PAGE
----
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Lecture 10

POL224 Lecture 10 Nov 12 .rtf

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Department
Political Science
Course
POL224Y1
Professor
Rodney Haddow
Semester
Fall

Description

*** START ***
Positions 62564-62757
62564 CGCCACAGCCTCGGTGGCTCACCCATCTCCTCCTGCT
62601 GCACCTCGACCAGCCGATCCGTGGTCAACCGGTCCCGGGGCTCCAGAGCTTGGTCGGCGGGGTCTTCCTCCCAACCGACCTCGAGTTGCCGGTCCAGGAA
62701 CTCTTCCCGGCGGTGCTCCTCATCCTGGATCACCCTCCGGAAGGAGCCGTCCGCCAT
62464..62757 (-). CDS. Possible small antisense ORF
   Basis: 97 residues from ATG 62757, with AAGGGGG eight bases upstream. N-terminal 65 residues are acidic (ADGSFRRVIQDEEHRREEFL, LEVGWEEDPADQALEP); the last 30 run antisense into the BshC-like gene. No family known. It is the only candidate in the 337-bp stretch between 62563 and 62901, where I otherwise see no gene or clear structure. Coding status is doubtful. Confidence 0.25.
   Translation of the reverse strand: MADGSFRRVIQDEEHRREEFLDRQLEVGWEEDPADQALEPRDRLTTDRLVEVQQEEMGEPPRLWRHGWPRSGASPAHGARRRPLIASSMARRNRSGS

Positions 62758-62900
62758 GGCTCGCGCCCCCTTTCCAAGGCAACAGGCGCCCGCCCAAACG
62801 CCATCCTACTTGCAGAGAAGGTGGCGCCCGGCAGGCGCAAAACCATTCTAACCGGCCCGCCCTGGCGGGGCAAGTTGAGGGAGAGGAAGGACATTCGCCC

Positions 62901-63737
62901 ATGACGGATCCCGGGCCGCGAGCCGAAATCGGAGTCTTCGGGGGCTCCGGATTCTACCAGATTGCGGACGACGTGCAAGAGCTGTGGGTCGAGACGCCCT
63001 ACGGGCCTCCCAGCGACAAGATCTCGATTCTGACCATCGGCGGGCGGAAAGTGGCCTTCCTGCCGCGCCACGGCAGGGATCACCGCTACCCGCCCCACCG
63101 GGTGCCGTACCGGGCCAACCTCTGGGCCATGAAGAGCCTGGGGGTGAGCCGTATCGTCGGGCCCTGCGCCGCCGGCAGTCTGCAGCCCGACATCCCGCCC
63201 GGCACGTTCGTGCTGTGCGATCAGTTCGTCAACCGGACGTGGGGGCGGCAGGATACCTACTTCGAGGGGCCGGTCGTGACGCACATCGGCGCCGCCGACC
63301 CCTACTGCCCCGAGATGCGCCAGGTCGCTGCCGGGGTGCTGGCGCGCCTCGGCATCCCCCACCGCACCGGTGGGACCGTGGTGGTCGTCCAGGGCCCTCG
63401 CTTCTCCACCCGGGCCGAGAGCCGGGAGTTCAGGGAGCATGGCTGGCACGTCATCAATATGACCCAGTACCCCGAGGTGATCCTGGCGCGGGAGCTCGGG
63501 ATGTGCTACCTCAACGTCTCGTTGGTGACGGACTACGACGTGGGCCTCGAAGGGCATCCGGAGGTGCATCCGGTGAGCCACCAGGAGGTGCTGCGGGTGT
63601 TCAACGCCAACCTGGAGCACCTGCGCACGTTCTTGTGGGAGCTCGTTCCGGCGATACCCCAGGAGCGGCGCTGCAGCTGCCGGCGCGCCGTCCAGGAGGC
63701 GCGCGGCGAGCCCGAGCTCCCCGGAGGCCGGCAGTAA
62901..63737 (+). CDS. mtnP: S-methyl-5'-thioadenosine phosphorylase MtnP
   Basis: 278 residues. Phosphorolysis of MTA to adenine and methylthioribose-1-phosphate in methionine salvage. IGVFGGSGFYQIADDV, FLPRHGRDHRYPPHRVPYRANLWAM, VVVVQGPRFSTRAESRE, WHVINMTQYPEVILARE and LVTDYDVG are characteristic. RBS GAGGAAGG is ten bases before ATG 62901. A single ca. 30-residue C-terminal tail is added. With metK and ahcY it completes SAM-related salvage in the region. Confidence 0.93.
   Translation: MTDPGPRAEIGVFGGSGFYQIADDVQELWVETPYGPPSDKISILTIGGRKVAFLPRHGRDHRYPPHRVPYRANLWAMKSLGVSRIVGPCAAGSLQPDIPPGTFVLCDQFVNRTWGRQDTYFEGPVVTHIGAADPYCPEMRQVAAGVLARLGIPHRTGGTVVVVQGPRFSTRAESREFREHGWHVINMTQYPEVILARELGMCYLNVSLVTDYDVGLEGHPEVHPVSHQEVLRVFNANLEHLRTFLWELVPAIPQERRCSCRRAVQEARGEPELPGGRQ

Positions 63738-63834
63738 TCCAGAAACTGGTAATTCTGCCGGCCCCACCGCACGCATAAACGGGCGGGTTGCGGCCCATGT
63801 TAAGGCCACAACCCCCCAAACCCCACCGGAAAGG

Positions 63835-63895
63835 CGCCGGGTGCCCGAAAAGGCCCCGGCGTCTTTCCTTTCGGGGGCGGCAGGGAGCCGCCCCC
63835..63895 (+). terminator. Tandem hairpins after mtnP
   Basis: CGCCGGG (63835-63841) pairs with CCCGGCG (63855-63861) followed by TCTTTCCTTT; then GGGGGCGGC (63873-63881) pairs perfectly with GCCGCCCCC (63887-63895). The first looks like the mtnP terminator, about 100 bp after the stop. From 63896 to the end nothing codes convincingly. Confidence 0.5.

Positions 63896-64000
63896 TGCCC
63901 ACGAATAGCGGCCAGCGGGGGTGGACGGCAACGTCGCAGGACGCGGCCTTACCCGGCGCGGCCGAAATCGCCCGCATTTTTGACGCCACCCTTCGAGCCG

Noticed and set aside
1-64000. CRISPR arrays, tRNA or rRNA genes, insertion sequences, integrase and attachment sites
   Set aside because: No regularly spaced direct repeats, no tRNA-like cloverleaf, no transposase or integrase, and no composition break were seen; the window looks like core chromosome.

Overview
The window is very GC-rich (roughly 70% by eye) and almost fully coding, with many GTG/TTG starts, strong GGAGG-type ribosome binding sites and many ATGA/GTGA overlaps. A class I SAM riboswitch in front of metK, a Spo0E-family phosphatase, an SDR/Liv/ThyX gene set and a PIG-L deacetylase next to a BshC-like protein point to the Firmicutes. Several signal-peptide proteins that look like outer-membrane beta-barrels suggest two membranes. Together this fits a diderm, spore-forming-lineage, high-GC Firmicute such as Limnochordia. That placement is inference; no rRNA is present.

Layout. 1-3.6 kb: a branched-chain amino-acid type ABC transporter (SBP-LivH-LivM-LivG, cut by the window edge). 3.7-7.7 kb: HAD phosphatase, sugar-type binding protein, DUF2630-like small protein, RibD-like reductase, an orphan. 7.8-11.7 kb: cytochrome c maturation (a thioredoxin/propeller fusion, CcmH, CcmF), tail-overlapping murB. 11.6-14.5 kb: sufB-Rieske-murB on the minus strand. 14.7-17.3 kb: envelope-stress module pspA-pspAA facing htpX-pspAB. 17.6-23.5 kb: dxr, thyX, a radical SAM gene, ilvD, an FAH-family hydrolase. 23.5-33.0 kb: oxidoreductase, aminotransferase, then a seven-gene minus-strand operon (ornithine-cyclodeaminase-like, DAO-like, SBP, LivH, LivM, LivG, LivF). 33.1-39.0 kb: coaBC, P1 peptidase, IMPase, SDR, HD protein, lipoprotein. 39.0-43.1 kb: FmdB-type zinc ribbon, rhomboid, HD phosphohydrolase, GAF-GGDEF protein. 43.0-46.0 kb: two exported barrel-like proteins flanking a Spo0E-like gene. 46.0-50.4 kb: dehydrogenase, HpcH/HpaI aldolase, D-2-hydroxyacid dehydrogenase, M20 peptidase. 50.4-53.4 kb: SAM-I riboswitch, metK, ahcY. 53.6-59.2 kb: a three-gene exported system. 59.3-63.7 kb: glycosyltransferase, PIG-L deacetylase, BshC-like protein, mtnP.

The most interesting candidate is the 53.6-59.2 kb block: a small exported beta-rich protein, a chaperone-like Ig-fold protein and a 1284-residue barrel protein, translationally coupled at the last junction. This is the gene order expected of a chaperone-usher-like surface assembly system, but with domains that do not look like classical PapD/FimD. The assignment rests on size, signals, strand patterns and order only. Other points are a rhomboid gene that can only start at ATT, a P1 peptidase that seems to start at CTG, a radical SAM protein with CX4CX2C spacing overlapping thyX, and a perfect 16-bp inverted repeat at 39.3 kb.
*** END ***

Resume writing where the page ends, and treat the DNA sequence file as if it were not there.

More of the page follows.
POL224 November 5 2013 Canadian Constitution in US/UK comparison • JCPC to 1949, therafter SCC • Canada closest to UK on i, iii, US on ii, iv, depends on other 3 • constitution act (1982): 'entrenches' charter of rights and freedoms, moves largely from UK to US column. This expands the SCC role; moves iv more to US side • constitution act also includes amending formula • federal parliament + 7/50 for many amendments • Meech lake and charlotte town 1992 attempts to change the constitution but failed, attempt to bring quebec into the agreement • canada is a country where the convention of parliamentary sovereignty prevails. is it true or false? break the constitution down into different parts, parliamentary sovereignty applied with respect to federal and provincial governments, what kind of a constitutional doctrine is it? it is a convention, so those parts that are unwritten it is true that parliamentary sovereignty prevails and for those parts that are unwritten it is false it does not prevail. • when it comes to the federal/provincial relationship, this does not apply because the courts have to intervene in the legislature, parliamentary sovereignty doesn't apply • canada is a mixed constitution, partly parliamentary sovereignty and partly not, mix of both us and uk Courts and Civil Liberties • liberal democracy is majority rule tempered by minority rights, balance of both • the self governing people of athens, decided that socrates was teaching false doctrines he was a dissenter a minority with a different point of view. so when they found him guilty of trying to corrupt the citizens of athens, they encouraged his death. in other words, he had no minority right- he was different • modern democracies are liberal democracies because they believe the individual can be protected with minority rule, democracy can only work effectively with the dissent and the will of the majority • have the people being really informed of the decisions they're making must have a chance to entertain minority decisions • the argument is made in canada before 1982, belief by majority of canadians that the protection of the majority should take these rights and entrench them into the constitution like in the US 2) UNITED STATES • american example demonstrates this implementation • bill of rights= amendments 1-10 (1791) • the americans right after gaining independence in 1783 had a preliminary constitution focused on states, changed it into a new constitution in 1789, that constitution did not have a bill of rights and protection of the individual, big debate about it and they quickly amended it in blocks of 10 amendments known as the bill of rights. the 13th and 14th amendments also have to do with rights • Lowi distinguishes between civil liberties and civil rights, civil rights didn't come along until the amendments of 1965 • we merge them, civil liberties of the US are your negative rights/ marshall rights and your civil rights are your positive rights to exercise your will in society • civil liberties are due process- to be treater fairly by the state and not be violated • civil rights are positive rights to engage in society and to develop yourself as a human being • social rights are not in US or CAN constitutions • Whats the overall theme when we look at the history of protected rights? whatever happened to 'stare decisis'? the reality is that there has been massive changed over time in how supreme court justices have understood these rights, where does this precedent come into play? • times where the court has overturned a previous opinion, usually courts don't do that, come up with a decision • Bill of rights guaranteed many kinds of rights against all governments. however, it quickly became the case that things became much narrower than they seemed, only 1 of 10 amendments attempts to make clear wheher bill of rights protection apply to both federal government and provincial gov- it applies to the national government, however it gives the impression is that it is for all governments • for the first 150 years of its existence, the bill of rights was interpreted strictly by the courts, they were very reluctant to be stepping in and overturn statutes contrary to bill of rights • example in reading: Barron vs. Baltimore 1883, Barron argued the city restricted him of his livelihood by clogging up his harbour/warehouse, he couldn't stay in business. the US came up with a decision which is although ythe bill of rights seemed to apply to all states and the federal gov, it didn't it would only apply to the fed gov meaning states could pass laws violating peoples rights and get away with it • this was important on a number of important issues • it mattered for slaves, slavery didn't exist under federal laws, only state laws in southern states, so having someone be a piece of property is a denial of a right of a human being, if the state had been bound by the human rights they would of had to deal with this, but they didn't because states are not bound by human rights • Dread Scott case of 1857, black slave escaped into a northern state Missouri, a state that dint have slavery, bounty hunters dragged him back to the south, if he was in a free state he should of been a free man, but the state declared him a piece of property in the first state and had the legal right to retrieve him when he escaped • subject to the due process of law is protected in this
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